As No Go Britain reveals the stories of disabled people struggling to travel on public transport, Katie Razzall meets a group of campaigners in Wales who are pushing for change.
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Here in Bridgend, I'm getting a real sense of how isolated disabled people can feel if they're let down by public transport, writes Katie Razzall.
I met Julie Thomas, a charismatic, determined, eloquent former headteacher who went blind three years ago. She has stopped using public transport because she finds it too challenging. That decision has had a major impact on her life. She told me she stays in her house a lot, it is isolating, and can spend weeks without going out.
But Julie's leading the charge for change. A group of disabled people have met with Welsh transport bosses to demand that things get better.
Even though we're disabled, our lives are not run differently. We have appointments, we want to see friends, I want to be able to catch a train when I want to. Simon Green
Julie told Channel 4 News: "I want the same quality of service as before. I want the same as I got 3 years ago. I shouldn't be treated differently, but I am, and that's wrong."
No doubt, she'll be treating transport chiefs in the same way she spoke to her schoolchildren; politely, fairly, but firmly, with no sense they can refuse to do what she asks...
Disabled people from around Bridgend in South Wales have been telling local transport providers about some of the difficulties they experience trying to access public transport.
Organised by Bridgend Coalition of Disabled People, the event was attended by 50 people. Many of those were disabled passengers who had been keeping records of their journeys.
The problems highlighted included wheelchair users being unable to access some village buses and visually-impaired or deaf passengers missing their stops despite asking drivers to tell them when they had arrived. Some people said they felt vulnerable and not protected by drivers when using public transport.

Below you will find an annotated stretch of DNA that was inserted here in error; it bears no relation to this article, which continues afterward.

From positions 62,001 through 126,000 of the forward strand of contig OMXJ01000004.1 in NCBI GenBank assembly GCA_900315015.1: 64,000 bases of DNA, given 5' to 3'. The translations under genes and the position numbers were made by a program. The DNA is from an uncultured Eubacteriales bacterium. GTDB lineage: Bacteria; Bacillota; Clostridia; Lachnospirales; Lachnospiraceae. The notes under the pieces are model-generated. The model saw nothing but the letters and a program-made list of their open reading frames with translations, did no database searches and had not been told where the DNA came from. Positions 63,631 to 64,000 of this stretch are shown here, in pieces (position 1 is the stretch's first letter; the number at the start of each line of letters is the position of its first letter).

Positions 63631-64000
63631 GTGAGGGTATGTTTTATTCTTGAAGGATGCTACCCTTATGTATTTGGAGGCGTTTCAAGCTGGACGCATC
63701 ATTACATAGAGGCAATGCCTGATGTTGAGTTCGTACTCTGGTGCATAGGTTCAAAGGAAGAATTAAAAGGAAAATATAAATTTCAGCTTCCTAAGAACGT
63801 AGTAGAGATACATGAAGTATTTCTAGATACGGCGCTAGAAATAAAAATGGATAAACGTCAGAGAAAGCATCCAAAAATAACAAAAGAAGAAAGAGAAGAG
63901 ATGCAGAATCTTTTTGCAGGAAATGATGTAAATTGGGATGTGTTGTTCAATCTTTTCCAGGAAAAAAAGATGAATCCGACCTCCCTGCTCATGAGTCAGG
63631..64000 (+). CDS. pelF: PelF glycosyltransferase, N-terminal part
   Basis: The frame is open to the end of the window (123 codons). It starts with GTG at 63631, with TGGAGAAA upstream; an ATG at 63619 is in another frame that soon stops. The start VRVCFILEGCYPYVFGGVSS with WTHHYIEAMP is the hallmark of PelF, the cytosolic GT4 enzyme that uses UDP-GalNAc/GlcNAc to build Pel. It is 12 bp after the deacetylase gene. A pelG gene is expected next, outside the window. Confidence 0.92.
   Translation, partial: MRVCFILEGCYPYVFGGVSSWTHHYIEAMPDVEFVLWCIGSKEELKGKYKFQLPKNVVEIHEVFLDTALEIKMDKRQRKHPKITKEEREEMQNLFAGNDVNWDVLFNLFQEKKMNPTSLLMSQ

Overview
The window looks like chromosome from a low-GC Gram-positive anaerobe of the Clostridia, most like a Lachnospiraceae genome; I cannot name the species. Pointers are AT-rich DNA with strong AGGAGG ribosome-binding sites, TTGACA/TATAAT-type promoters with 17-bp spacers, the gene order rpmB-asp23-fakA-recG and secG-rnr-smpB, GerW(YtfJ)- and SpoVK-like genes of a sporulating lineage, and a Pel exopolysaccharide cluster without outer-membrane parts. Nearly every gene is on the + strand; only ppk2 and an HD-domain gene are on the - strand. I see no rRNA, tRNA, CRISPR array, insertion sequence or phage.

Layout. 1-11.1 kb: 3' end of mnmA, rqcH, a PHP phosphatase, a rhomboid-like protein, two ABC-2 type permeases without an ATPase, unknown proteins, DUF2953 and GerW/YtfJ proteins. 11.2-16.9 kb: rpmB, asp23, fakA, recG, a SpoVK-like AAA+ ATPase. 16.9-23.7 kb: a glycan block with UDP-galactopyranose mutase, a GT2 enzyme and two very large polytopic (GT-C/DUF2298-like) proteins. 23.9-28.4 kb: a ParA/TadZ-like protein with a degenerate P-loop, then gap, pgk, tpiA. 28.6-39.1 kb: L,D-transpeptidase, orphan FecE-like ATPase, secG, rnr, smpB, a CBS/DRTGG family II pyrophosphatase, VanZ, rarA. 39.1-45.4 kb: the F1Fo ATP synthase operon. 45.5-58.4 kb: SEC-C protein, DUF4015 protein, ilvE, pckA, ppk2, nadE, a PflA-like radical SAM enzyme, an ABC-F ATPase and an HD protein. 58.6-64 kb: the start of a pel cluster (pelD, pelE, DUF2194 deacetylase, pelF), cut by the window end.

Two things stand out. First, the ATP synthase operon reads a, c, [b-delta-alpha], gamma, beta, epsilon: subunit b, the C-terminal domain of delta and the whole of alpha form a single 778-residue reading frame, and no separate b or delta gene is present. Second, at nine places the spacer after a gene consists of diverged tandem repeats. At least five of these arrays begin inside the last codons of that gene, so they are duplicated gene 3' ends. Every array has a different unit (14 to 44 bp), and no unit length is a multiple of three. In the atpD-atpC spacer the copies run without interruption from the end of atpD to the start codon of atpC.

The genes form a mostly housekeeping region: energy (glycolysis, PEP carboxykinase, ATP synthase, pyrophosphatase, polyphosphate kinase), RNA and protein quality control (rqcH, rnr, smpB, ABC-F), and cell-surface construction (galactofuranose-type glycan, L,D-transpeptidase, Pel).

There are also concerns about the extremely limited number of accessible taxis being available in the area - one firm has 180 taxis, but only five of them are accessible. Some disabled passengers said these difficulties made it hard for them to access public transport at all.
Representatives from Arriva Trains, bus firm First Cymru and local taxi firm Radio Cabs were at the meeting.
Arriva manages 243 stations in Wales. Only 53 are staffed, and most of those only in the morning. Around half are not fully accessible - although a new accessible footbridge is due to open at Bridgend train station in the next few weeks.
First Buses runs 350 vehicles in Wales. In order to comply with UK law, these need to be fully accessible by 2015, meaning 125 need to be upgraded, and 70 replaced altogether. The company told Channel 4 News it has been proactive in working with disabled customers.They will now include some suggestions made at the meeting in staff training - for example, asking drivers to tell blind passengers where they can find the first free seat.
One of the organisers of the meeting, Simon Green, said: "Wales is fighting back. I want to see the day where it's normal to see a disabled person on a bus or train."
"Even though we're disabled, our lives are not run differently. We have appointments, we want to see friends, I want to be able to catch a train when I want to.
"I've chaired the Bridgend Coalition for years and the vast majority of phone calls and emails we get are about transport - disabled people not being able to get on trains and buses."
Mr Green said the meeting gave disabled passengers the opportunity to share good practices and experiences, which they hope will help transport companies to improve.
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